I find myself agreeing both with Scot and Kermit here. But I also wanted to acknowledge one factor here: emotion. Many of us progressives are downright furious with the Obama administration for all of the reasons articulated by Kermit. I was NOT one of those who expected much from the Obama presidency, but I expected more. Full disclosure: I understand the delicate tension in this election especially in my role as an immigration rights activist. I am well aware that having an undocumented student speak during the Democratic National Convention was seen as a “bold, risky” move by the Democrats and know well that the Republicans have allied themselves with the reactionary and racist Kris Kobach, the architect of some of the worst anti-immigrant policies of the past few years. But I am also deeply resentful of the administration deporting so many of my friends and allies and separating a record number of families.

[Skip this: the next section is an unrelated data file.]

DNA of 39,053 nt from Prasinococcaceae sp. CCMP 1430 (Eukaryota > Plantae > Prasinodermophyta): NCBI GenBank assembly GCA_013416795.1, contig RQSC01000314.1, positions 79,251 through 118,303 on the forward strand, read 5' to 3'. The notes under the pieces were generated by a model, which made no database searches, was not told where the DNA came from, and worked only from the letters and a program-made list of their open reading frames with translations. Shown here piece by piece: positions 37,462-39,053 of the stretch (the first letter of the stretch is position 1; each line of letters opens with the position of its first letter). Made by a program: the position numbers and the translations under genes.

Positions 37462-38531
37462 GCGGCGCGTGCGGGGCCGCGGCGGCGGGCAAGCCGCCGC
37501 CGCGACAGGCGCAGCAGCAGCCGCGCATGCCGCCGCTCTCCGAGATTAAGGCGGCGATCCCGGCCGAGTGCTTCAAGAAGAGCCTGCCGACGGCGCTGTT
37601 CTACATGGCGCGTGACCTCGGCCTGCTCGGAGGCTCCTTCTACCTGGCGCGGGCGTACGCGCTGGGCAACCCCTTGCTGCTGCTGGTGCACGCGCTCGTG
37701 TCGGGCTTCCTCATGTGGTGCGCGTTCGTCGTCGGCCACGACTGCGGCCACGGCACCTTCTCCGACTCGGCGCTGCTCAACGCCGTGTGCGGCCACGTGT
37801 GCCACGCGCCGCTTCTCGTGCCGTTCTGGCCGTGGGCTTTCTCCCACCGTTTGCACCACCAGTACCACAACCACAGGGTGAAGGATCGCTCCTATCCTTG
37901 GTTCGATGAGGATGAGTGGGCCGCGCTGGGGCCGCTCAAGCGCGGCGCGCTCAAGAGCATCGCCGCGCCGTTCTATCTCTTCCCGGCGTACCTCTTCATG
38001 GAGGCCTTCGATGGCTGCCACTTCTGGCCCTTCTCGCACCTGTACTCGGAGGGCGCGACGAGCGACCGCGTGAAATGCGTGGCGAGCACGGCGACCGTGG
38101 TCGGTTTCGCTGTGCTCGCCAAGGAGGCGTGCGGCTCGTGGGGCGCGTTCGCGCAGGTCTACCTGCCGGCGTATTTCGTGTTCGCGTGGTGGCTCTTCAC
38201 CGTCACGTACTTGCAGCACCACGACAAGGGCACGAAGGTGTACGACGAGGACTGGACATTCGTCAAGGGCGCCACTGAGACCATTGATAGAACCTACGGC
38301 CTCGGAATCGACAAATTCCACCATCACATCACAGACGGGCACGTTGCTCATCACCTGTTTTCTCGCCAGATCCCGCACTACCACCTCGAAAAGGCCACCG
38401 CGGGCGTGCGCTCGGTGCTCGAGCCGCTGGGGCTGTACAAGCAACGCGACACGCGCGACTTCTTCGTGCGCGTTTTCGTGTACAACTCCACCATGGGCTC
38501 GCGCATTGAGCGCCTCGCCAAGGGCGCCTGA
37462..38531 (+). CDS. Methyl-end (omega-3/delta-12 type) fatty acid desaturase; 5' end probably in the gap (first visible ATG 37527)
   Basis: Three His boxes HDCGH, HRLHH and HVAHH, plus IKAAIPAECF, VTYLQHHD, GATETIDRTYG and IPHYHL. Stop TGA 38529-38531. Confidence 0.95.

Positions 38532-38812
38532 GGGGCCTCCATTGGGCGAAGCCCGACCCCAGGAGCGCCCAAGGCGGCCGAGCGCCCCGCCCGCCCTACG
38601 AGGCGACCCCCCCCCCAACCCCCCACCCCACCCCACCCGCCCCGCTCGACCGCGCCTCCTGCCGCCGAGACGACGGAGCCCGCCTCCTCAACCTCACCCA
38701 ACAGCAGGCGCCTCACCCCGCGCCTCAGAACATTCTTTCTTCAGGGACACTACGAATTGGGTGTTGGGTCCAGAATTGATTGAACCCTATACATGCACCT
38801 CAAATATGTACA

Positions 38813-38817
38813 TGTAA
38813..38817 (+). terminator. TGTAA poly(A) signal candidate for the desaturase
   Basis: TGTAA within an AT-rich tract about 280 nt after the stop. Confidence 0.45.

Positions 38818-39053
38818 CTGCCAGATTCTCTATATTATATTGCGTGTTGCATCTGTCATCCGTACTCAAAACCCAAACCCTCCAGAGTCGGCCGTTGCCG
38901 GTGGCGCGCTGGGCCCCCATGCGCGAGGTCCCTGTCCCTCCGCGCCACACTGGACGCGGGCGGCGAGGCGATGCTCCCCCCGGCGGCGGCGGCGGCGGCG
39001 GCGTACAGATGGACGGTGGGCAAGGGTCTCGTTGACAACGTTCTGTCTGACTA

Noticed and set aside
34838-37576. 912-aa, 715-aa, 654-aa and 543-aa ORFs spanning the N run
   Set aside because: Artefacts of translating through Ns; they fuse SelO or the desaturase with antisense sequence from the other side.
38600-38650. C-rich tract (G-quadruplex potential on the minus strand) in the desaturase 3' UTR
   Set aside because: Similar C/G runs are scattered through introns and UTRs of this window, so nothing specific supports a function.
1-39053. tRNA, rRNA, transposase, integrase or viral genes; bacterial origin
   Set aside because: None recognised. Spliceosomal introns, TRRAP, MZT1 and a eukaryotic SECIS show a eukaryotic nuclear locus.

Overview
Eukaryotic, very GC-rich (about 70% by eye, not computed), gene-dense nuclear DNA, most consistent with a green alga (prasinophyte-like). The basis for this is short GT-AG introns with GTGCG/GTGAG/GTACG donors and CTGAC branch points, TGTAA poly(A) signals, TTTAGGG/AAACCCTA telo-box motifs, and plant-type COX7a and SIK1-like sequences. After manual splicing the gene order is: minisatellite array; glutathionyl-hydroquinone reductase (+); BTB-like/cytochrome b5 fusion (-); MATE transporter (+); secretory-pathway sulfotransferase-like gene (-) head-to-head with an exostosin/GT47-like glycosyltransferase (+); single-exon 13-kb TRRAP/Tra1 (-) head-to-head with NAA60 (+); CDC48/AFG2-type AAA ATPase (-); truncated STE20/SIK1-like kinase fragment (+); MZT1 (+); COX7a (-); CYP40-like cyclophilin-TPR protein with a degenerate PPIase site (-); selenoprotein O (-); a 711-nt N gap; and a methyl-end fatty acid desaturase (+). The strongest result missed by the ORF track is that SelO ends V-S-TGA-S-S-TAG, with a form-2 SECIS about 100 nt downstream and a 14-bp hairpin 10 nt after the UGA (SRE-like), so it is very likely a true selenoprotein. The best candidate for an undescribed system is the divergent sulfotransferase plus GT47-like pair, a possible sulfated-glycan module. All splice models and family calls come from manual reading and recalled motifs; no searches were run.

In my heart, I feel like Jill Stein is the best candidate and some of that has to do with my disgust at so many of Obama’s policies. However, I am well aware that I have a certain privilege and that I know that Republican policies will hurt poor people in a much more significant way than Obama’s so I want to try and keep my emotions out of it and indeed endorse “the lesser of two evils” because of this.

I think this election will cause much needed soul searching in progressive circles. Nice posts, the both of you. Peace.